By Mo Ibrahim
Africa is in the middle of an amazing demographic shift. Our continent is the only one where the size of the younger generation is rising significantly. Our population is already 16 years younger than in China, and this is only the beginning. Within less than three generations, four out of ten of the world’s youth will live on our continent. This demographic dividend — and the energy and enthusiasm it brings — offers us a unique advantage which other continents facing the prospect of a rapidly aging population and dwindling workforce can only envy. In a world changing with breakneck speed, it is young people who are best equipped to identify and deliver fresh solutions to our problems.
But we will only fully reap these benefits if we listen to young people, engage with them and provide the education, skills and support they need to prosper. Despite progress, we continue to fail to rise to this challenge. Young people, all too often, find their interests overlooked and their voices ignored. There can be no clearer symbol of this disconnect than the age of those who continue to set the direction of our countries and their citizens. For while the median age of Africa’s population is now 20 and falling, the average age of our continent’s leaders is around 60. Africa must ask itself why our continent appears so frightened of giving the younger generation a chance. I am not arguing, of course, that teenagers should be put in charge of countries. Experience counts in government even more than in business.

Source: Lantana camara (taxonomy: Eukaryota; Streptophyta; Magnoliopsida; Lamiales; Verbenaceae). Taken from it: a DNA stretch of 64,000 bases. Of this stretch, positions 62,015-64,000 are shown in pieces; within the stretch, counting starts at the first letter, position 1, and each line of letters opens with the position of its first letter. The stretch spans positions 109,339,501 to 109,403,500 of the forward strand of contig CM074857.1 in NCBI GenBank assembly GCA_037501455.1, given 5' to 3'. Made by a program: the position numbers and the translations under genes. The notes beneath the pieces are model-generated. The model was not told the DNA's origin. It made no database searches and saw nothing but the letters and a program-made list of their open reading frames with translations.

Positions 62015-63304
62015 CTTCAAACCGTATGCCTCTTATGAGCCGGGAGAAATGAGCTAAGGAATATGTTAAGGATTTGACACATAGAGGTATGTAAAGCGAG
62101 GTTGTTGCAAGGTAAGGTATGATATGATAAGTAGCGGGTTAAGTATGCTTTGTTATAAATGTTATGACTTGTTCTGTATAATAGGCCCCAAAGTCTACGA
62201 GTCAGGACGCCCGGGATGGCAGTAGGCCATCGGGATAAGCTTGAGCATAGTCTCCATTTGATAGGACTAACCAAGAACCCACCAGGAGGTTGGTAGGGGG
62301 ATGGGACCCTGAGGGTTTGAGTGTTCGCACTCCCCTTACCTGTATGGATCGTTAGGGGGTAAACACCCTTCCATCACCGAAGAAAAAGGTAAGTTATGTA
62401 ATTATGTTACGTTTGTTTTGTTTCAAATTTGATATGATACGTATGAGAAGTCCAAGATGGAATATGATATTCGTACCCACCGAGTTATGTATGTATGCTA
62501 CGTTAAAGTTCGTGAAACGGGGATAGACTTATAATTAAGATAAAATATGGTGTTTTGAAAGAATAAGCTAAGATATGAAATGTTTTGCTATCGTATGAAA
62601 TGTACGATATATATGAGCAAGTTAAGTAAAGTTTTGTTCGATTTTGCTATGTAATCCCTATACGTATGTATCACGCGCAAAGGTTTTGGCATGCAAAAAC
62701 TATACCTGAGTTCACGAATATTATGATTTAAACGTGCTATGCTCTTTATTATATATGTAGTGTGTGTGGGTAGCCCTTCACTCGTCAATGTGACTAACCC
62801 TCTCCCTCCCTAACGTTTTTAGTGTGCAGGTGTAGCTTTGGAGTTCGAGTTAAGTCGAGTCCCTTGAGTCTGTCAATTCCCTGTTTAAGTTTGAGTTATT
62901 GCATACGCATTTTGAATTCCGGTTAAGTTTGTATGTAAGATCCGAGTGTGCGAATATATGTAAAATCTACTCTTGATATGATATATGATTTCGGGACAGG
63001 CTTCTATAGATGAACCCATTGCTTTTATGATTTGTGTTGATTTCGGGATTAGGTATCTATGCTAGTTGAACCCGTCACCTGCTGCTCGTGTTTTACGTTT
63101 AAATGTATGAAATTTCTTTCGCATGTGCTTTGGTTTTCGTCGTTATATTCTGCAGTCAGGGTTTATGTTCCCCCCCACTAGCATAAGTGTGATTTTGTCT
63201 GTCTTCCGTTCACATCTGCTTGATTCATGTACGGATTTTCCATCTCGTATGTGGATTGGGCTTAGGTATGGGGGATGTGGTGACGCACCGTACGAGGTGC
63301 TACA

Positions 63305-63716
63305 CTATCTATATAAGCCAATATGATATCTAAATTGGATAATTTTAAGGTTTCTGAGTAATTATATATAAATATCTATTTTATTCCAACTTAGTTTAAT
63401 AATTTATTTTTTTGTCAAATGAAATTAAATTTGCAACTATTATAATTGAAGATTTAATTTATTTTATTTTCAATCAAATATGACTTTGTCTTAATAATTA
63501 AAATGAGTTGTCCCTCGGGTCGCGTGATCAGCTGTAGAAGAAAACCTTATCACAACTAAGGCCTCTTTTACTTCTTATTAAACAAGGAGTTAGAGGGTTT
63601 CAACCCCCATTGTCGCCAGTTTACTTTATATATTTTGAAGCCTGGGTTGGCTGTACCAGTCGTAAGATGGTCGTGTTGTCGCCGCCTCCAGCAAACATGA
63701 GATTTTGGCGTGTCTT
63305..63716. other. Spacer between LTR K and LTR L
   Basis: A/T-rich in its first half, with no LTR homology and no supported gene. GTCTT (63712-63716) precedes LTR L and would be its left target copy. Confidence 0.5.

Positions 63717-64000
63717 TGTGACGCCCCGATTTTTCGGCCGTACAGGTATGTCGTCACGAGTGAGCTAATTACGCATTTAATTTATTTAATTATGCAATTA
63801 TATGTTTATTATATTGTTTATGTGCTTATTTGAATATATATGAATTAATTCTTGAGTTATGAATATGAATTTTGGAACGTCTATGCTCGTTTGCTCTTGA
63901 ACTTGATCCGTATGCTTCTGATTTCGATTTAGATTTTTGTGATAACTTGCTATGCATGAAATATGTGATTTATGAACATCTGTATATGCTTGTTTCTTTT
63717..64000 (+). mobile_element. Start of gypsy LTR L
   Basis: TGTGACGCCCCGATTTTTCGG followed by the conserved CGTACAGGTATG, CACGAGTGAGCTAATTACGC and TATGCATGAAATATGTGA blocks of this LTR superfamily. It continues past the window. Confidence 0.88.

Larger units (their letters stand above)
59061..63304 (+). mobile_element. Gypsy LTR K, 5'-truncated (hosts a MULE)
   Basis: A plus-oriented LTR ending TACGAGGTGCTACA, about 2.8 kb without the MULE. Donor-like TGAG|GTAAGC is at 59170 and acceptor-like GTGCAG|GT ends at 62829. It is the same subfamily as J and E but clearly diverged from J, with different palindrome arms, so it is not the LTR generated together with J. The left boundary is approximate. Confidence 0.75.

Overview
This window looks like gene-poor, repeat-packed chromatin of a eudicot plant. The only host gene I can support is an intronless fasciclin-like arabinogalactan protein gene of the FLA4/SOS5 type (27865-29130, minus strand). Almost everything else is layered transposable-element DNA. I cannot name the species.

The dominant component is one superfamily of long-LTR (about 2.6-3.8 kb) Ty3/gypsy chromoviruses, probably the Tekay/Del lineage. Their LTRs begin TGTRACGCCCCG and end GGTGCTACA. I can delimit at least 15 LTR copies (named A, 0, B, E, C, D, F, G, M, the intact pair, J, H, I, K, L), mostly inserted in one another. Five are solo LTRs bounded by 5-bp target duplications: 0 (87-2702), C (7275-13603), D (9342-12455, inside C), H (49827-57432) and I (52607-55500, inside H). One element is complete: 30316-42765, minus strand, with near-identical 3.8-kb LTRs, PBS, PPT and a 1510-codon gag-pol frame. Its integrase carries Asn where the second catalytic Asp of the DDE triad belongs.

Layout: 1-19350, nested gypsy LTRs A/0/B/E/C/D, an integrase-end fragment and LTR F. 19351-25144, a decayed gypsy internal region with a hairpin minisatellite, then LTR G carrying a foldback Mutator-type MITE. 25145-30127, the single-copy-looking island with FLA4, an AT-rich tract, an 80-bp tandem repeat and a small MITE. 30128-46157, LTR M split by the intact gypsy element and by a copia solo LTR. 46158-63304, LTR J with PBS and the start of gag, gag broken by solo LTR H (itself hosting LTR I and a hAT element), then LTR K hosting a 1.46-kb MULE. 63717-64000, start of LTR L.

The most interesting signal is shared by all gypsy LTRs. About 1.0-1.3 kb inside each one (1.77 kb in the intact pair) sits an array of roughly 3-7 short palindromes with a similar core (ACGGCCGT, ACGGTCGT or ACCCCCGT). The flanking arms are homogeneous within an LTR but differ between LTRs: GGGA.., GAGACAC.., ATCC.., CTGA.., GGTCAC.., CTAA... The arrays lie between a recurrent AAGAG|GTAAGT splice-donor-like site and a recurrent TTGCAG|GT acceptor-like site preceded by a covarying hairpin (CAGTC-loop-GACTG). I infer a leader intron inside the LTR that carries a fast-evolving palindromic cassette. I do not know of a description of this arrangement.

Africa must ask itself why our continent appears so frightened of giving the younger generation a chance. After all, David Cameron and Tony Blair both became UK Prime Ministers for the first time when they were 43. Barack Obama first became President of the United States at the age of 47. Even more importantly, he will step down, because of the constitution, eight years after he entered the White House. In contrast, Africa has just witnessed an 89-year old sworn in as President of Zimbabwe, a post he first gained 25 years ago. And this was after he had already led his country as Prime Minister for nearly a decade.
The truth is that it is not so much the age that our leaders first come to power which is the problem but their reluctance to relinquish it. Where necessary, constitutional terms are altered to allow them to continue long after they were supposed to step down. The result is that political power lies in the hands of aging leaders who have little knowledge or interest in the ambitions and concerns of younger generations — and sadly even less interest in passing on the reins of leadership.